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The era of speculation - Digital Threat Digest

PGI’s Digital Investigations Team brings you the Digital Threat Digest, SOCMINT and OSINT insights into disinformation, influence operations, and online harms.


I’m always curious about who starts conspiracy theories. Is it just one random person in their dark room on a computer with a light bulb moment and the power of the internet? How does it catch on? And are we all just engineered to speculate?

The latest conspiracy theory to rock our world is around the House of Windsor, and more specifically – Kate Middleton and the conspiracy theories over her health on social media. All of this started with Kate’s absence from the public after she was hospitalised for abdominal surgery for an unspecified condition in January. Seems pretty normal and understandable, but since then, the internet has come up with a plethora of reasons as to why she’s missing in action (other than the very plausible reason already given by the palace). To name a few: Kate Middleton has “pulled a gone girl”, she’s gotten BBL (Brazilian Butt Lift), and my ultimate favourite, Kate Middleton is Banksy because there hasn’t been a new piece of work released since her disappearance.

While all of this might seem entertaining, the reality is that the palace has had to issue formal statements because of these conspiracy theories, reiterating that Middleton is recovering from surgery and will return to public duties at the end of March.

We deal with the power of conspiracy theories when investigating the online world, and the psychology behind it has always been interesting to me. Conspiracy theories serve a crucial function of questioning the alleged ‘secret’ activities of those in power, in order to claim some power of their own. They can be linked to lack of trust in institutions and can help determine vulnerable groups in society. From our perspective as digital investigation analysts, they can highlight how information is generated, disseminated, and consumed, and most importantly, can help us map out central nodes in environments that might be responsible for polarising information environments.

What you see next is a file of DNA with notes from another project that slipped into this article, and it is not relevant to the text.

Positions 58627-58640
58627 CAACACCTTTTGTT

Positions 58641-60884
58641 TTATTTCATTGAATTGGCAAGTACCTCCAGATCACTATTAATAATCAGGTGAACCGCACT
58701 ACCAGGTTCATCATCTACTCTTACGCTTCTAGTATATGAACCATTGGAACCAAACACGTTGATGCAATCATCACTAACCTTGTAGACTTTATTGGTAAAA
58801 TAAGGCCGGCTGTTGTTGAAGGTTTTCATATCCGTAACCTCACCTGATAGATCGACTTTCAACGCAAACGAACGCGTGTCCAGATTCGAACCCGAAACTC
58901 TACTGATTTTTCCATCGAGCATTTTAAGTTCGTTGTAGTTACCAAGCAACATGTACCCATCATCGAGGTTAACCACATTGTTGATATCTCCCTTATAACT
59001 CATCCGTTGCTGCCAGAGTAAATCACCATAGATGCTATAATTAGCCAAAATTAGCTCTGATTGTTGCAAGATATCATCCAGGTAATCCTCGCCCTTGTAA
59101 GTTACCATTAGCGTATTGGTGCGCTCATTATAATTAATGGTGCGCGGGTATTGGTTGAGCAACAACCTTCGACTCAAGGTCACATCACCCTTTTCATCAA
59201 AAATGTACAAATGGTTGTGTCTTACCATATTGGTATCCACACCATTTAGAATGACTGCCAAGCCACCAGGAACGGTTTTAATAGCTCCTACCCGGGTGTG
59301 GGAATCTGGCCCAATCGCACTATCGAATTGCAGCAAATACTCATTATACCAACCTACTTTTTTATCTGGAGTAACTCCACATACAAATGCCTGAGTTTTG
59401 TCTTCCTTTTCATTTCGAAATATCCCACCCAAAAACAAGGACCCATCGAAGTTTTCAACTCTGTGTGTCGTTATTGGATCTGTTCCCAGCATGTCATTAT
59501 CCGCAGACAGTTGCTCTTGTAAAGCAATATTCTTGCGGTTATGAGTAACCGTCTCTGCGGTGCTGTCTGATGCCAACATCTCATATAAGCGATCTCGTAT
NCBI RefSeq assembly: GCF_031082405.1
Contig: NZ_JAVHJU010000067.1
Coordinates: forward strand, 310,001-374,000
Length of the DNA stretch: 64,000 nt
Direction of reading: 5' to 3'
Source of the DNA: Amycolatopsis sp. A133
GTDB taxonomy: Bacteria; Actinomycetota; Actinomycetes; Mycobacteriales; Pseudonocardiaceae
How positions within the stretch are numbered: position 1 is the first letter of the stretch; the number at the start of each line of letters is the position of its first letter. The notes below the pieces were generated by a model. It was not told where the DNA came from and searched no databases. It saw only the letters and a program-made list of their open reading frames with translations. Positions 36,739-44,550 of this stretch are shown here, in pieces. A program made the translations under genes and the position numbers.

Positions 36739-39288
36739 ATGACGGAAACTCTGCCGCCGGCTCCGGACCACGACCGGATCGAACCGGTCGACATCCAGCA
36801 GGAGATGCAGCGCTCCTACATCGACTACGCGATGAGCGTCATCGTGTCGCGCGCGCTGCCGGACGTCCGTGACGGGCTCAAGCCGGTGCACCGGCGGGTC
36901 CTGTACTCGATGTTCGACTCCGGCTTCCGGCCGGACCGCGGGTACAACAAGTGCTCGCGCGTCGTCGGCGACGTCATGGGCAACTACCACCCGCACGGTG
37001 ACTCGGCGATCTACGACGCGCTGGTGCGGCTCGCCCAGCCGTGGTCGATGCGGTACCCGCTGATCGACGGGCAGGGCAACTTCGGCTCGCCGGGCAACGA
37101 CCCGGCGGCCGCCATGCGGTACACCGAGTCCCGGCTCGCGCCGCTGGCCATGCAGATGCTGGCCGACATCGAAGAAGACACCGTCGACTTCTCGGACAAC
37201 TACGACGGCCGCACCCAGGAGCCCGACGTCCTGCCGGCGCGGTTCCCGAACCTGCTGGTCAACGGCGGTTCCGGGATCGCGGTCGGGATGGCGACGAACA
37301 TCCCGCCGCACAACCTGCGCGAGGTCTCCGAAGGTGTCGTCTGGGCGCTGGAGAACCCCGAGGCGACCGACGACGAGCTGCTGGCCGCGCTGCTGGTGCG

Conspiracy theories do not only polarise information environments. They can be lucrative, creating targeted content aimed at amplifying themselves, and reaping in ad revenue from the traffic this generates on social media.

Furthermore, their increasing popularity and presence suggests that we are in an era of speculation, losing trust in everything and everyone. And maybe we have always been in this era – conspiracy theories aren’t new, but social media has made them more powerful. Recognising their power, understanding the flow of information, and trying to map out those at its centre form part of why researching conspiracy theories and monitoring information environments can help build information integrity and resilience.

More about Protection Group International's Digital Investigations

Our Digital Investigations Analysts combine modern exploitative technology with deep human analytical expertise that covers the social media platforms themselves and the behaviours and the intents of those who use them. Our experienced analyst team have a deep understanding of how various threat groups use social media and follow a three-pronged approach focused on content, behaviour and infrastructure to assess and substantiate threat landscapes.

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